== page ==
Bistiza is 100% right on this one. A few philosophers started predicting in the 1600s and early 1700s that a true Republic would never work because everyone would want the government to do more for them for less tax money, and they weren't wrong...
It is 100% true that the poor think that the government should increase programs that help support them, and that they shouldn't have to pay taxes.
It is 100% true that the wealthy think they shouldn't have to pay taxes to a government that subsidizes the poor as much as it does now.
It is 100% true that the middle class want more government assistance, could generally name a number of Federal programs such as road maintenance and National Park conservation and Federal Contributions into Social Security they would like to see bolstered AND to pay less taxes.
Obviously none of those things are entirely universal. Some wealthy people are happy to pay taxes and support the poorer elements of society, although even those might prefer to do it through charitable donations rather than taxation and inefficient government-administered programs. Some poor people aren't looking for handouts. But if you polled social classes, these general trends would be extremely pronounced. Everybody wants some combination of getting more from the government while giving it less. This is the inherent problem with a democratic system. People always want more from the government than they put into it, and when the government needs to be responsive to the people in order for individual members to keep their jobs the government as a whole tends to be more responsive to sometimes irresponsible or uneducated public demands. That's when we run massive deficits. Say what you want about totalitarian governments (and I'm not suggesting we get one), if they want to raise taxes they damn well do it. If some poor people starve that's just an unfortunate side effect.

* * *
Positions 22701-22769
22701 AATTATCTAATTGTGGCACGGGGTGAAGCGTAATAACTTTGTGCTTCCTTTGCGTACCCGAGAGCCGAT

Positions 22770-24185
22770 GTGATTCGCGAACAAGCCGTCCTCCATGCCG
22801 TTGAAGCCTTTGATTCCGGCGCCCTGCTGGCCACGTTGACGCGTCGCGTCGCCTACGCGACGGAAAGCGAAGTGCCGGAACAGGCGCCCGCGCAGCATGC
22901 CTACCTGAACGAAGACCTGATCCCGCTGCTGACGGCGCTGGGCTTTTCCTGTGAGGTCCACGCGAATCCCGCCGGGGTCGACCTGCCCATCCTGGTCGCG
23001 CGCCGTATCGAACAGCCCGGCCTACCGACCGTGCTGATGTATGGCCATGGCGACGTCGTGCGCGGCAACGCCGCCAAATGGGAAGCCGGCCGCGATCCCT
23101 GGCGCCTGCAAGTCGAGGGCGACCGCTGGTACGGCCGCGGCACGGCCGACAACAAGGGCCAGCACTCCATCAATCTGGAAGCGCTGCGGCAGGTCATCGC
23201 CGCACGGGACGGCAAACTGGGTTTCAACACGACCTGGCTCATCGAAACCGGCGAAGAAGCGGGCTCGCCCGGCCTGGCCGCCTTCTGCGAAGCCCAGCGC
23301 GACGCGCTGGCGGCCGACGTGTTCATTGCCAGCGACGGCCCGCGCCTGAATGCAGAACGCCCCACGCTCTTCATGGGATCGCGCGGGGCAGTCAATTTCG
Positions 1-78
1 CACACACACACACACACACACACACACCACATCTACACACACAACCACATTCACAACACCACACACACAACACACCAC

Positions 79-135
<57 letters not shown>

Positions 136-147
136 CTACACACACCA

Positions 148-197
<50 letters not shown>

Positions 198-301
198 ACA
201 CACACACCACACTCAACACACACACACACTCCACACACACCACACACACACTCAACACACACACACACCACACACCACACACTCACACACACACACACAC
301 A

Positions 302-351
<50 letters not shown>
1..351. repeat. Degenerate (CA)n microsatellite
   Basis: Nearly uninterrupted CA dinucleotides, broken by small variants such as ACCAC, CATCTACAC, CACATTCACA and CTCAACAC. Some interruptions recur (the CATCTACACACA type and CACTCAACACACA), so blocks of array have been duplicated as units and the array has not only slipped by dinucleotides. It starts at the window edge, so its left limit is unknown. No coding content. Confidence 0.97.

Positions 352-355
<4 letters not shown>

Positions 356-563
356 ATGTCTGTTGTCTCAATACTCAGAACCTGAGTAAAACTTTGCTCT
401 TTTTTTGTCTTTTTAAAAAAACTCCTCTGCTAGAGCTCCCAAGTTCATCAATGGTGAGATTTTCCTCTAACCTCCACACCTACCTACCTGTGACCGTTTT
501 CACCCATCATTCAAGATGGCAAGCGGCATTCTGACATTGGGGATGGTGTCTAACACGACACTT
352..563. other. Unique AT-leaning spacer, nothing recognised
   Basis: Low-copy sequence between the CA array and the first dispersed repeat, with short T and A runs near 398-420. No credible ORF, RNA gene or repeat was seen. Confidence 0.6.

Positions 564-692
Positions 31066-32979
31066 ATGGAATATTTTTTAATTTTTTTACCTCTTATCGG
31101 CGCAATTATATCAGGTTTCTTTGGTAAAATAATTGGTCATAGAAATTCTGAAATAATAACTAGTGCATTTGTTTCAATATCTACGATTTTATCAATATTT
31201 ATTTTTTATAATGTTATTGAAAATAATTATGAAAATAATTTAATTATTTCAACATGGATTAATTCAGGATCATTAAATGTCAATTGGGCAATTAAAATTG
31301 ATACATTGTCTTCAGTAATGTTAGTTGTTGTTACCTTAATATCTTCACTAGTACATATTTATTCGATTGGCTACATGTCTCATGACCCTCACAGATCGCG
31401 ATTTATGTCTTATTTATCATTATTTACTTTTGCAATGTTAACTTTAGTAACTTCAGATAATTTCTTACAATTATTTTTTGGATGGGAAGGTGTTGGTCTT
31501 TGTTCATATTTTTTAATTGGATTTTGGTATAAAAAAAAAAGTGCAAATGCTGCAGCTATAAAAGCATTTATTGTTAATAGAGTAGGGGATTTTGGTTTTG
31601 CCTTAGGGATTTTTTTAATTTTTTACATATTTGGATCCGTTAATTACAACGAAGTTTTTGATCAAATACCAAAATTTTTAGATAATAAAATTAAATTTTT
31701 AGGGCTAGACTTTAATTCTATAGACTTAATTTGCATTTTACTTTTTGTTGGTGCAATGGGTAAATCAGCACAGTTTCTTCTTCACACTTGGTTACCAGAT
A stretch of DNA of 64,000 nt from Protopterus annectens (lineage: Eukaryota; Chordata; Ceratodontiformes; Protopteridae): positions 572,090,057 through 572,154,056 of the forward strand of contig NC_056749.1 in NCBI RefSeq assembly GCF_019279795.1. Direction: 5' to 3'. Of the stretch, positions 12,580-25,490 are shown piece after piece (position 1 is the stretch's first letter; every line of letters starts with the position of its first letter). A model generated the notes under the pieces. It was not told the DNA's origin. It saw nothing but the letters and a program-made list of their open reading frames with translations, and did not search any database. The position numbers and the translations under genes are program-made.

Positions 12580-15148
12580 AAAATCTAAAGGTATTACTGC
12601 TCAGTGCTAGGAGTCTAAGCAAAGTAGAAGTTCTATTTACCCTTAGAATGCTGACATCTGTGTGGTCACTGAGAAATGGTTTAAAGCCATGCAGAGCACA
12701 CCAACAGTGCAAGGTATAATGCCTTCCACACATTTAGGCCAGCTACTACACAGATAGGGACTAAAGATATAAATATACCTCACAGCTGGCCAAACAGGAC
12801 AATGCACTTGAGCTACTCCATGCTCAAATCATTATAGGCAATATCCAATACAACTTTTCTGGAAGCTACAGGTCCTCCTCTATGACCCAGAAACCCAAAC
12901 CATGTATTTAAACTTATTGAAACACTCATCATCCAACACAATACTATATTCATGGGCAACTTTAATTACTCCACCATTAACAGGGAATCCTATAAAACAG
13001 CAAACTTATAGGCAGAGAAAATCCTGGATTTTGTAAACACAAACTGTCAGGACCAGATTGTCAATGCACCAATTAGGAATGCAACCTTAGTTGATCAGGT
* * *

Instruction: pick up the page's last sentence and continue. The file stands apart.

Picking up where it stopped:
Frankly, strict term limits on all elected positions could help tremendously with managing the debt in the long term. But then it means you have constant "feeling-out" periods where new officials don't really know what they need to be doing, and it's possible less gets done in general. It's just a matter of picking the lesser of two evils, and that really isn't abundantly clear to me.